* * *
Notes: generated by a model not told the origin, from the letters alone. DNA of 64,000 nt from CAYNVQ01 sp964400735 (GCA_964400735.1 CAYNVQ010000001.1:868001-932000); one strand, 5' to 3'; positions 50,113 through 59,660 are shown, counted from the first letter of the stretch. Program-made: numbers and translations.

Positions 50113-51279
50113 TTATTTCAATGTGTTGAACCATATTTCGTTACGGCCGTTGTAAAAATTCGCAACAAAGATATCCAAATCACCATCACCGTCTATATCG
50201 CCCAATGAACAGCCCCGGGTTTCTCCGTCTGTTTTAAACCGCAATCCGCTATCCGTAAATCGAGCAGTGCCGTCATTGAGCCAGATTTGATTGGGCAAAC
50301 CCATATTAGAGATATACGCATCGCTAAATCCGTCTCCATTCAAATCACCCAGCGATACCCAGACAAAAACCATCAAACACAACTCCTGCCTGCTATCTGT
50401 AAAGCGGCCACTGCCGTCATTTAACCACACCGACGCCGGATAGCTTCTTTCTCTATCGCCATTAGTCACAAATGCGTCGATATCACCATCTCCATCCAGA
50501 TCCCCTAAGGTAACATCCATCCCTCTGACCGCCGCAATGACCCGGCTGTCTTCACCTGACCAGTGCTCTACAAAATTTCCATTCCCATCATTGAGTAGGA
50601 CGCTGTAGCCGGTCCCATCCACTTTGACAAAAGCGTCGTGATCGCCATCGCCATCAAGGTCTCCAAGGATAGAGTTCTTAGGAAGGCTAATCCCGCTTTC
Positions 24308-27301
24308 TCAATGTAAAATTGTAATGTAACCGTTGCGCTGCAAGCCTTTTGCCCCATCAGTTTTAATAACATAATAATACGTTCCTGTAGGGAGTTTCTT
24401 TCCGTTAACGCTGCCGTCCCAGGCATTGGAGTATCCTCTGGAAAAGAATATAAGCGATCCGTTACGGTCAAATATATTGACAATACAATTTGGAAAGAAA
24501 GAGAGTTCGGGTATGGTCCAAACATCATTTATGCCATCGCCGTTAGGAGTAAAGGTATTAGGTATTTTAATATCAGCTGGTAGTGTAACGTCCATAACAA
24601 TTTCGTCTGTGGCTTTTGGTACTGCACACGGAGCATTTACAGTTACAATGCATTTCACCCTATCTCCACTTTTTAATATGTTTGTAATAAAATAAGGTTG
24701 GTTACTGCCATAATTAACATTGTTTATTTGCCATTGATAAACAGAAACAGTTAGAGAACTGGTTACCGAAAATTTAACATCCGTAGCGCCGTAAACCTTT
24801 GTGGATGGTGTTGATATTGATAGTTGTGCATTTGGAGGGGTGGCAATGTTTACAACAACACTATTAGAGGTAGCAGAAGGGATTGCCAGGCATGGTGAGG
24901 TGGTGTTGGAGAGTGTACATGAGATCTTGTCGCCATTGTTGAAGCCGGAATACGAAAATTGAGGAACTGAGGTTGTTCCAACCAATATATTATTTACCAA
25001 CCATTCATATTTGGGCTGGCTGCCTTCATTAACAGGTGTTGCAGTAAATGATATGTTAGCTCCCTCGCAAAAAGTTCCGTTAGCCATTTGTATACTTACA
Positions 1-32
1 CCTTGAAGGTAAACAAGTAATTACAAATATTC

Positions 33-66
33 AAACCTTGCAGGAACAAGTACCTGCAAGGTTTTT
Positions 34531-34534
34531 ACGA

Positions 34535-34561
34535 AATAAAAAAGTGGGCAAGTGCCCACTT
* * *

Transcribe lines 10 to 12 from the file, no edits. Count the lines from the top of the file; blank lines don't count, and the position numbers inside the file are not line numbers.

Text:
24308 TCAATGTAAAATTGTAATGTAACCGTTGCGCTGCAAGCCTTTTGCCCCATCAGTTTTAATAACATAATAATACGTTCCTGTAGGGAGTTTCTT
24401 TCCGTTAACGCTGCCGTCCCAGGCATTGGAGTATCCTCTGGAAAAGAATATAAGCGATCCGTTACGGTCAAATATATTGACAATACAATTTGGAAAGAAA
24501 GAGAGTTCGGGTATGGTCCAAACATCATTTATGCCATCGCCGTTAGGAGTAAAGGTATTAGGTATTTTAATATCAGCTGGTAGTGTAACGTCCATAACAA